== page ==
James Killian: That’s exactly right, Mark. So somebody has to be functioning as the chief experience officer, whether in title or in practice, right? Because here’s what’s really interesting is just focusing on the employee experience programs out there, even in the most mature customers who I’ve ever worked with, right? I’m reflecting on the last customer meeting that I had with a very well-known shoe brand about five weeks before the pandemic was announced as a pandemic. So this was my last customer meeting. And in meeting with all these senior HR leaders, it became very apparent that the person who owned the employee engagement survey, that person had never met or talked to the person who was responsible for the onboarding program. Neither of them had met or talked to the person responsible for the candidate experience survey, because that was talent acquisitions problem. That’s over there. None of them had interacted with the person responsible for conducting 360s for leadership assessment and development, because that’s the OD team. They’re way over there. Nobody had even thought about the importance of measuring and improving the employee technology experience. Well, with 77% of millennials saying they’d leave a company just because of a bad tech experience, that’s kind of important to actually focus on. And of course, nobody knew who owned the exit data. Why are people leaving? And so this is a pervasive problem in systems of measurement, even within employee experience, but certainly across employee experience and customer experience, right? So are you measuring things on the same scale? Can you actually correlate those? That’s geeking out a little bit and into the weeds of conducting analyses, but a chief experience officer needs to be thinking about this and needs to be building a team of really smart people who can go and start to plan for and answer some of those questions. Apart from that, I would say my biggest piece of advice is Don’t try to do it all in one fell swoop. Just start, just start somewhere and then realize that it’s just like being in the technology space or being in sales. You never get there. You’re never done. The job is never complete. It’s always going to be something else that you’ve got to do.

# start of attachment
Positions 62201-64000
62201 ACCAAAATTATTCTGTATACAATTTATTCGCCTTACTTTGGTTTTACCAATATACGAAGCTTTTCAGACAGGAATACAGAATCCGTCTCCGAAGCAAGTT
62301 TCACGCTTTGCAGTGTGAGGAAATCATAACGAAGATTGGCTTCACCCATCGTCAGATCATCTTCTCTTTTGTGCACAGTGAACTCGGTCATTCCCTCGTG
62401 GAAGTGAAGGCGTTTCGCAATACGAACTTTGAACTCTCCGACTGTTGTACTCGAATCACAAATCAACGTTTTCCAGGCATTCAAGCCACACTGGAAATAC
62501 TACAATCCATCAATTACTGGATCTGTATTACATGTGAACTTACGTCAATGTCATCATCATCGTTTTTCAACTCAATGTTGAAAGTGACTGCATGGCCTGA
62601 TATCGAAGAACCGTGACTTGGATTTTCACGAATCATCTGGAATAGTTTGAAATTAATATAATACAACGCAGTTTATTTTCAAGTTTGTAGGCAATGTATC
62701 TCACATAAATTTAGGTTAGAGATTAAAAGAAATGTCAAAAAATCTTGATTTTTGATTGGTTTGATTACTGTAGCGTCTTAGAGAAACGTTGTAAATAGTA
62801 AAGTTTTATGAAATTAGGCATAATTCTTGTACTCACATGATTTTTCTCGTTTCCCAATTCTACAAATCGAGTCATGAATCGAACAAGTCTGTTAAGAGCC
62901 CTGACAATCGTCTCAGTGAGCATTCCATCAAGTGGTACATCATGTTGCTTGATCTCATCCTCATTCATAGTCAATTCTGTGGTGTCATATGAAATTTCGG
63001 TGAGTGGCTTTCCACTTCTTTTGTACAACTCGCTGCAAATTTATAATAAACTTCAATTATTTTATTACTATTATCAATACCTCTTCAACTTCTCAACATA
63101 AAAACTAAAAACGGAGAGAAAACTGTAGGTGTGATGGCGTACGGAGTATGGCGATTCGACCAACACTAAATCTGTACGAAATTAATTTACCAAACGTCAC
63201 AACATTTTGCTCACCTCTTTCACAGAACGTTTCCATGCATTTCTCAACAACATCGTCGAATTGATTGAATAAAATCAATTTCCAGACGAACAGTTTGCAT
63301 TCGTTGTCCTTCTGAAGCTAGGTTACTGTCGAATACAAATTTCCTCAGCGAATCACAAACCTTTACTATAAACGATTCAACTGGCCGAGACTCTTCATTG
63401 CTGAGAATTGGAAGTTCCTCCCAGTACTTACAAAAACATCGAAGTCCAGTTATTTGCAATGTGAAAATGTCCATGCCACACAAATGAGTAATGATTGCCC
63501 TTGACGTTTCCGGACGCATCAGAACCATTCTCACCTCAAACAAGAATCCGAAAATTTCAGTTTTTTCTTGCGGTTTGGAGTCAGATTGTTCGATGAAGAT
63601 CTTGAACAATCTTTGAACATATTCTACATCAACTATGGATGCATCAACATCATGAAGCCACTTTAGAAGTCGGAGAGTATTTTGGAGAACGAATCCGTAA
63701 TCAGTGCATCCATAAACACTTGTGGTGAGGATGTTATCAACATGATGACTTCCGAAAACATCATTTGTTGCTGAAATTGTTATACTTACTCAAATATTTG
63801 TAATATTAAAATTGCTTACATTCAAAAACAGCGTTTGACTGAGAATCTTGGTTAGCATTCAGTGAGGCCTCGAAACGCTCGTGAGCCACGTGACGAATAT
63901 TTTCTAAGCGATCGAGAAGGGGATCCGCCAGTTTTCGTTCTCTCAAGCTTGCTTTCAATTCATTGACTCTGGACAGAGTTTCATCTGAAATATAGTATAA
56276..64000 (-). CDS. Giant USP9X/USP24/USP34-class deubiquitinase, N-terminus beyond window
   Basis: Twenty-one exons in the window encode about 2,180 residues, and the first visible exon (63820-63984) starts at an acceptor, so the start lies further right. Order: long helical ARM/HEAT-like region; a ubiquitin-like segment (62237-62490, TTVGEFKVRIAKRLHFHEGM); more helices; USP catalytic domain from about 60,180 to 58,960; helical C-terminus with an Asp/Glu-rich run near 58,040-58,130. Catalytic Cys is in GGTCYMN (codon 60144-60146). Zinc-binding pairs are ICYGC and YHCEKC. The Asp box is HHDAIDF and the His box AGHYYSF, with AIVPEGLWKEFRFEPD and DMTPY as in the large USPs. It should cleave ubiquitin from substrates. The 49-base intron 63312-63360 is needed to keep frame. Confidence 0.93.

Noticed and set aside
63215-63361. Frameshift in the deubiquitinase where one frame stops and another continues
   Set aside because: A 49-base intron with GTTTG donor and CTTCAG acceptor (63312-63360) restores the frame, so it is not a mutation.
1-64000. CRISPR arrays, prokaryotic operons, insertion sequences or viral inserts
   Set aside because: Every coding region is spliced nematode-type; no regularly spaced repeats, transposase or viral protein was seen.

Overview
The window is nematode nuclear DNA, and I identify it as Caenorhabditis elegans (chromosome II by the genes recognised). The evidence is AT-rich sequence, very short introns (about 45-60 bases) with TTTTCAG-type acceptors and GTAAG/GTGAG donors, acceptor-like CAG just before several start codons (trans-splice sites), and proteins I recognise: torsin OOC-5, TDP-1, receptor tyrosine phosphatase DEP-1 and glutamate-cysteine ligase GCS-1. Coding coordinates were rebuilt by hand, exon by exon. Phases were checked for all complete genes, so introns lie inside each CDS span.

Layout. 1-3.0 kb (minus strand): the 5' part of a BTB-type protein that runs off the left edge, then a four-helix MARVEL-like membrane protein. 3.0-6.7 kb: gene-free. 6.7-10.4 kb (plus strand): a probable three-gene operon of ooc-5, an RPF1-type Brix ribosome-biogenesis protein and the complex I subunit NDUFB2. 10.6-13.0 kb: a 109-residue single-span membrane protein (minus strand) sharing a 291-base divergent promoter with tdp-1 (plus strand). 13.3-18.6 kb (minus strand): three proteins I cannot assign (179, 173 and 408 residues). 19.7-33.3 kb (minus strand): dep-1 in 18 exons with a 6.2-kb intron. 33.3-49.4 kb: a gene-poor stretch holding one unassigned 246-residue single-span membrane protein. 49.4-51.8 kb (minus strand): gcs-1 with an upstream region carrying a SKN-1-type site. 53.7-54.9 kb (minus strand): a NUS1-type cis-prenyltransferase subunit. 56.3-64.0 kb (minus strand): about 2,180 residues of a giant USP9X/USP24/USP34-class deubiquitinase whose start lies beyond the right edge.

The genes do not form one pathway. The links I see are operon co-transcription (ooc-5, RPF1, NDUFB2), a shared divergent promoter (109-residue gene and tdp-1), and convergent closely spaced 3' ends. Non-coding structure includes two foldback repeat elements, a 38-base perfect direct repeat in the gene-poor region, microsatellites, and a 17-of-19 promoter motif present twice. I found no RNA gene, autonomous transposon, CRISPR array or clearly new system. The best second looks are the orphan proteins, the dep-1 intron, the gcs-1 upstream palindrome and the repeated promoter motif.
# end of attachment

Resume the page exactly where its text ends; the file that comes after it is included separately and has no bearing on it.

Mark Slatin: You mentioned, as a segue, you mentioned the Ritz-Carlton, and I just, I’m not sure when the release dates will be, but I just had Horst Schulze, who’s one of the founders and chief operating officer of Ritz-Carlton on the Delighted Customers podcast. And he was insightful and talked about the importance of employees, to your point, and the $2,000 empowerment that they have to make, you know, delight customers. And one of the strategies that they use is he has 24 principles of how to engage with clients. And the one you mentioned was one of them. But we’re going to shift over to, okay, we talked about some of the misconceptions and problems and challenges. the so what of employee experience. And now I’d like to talk about some strategies that we can use. You mentioned one about hiring a chief experience officer who has visibility. You mentioned obviously one we can take from RITS, which is give them some empowerment, whether it’s 2,000 a person or whatever it is that works. But the fact that they have 24 and the way they use it is, and they still use it RITS, Horst Schulte has got another hotel brand that he’s leading now called Capella, also very high-end, but they’re still doing this at Ritz. Every day they have like a huddle and they go over one of those at the same one every day so that in a 30-day period they’ve gone through all 24. And these real-life examples of what’s going on contemporaneously at Ritz, So I wanted to ask you to add on to that thought. What are some ideas that you teach at MSU and that you’re going to be employing where you are today that could help the audience? Maybe think about some strategies on how to lift up the employee experience.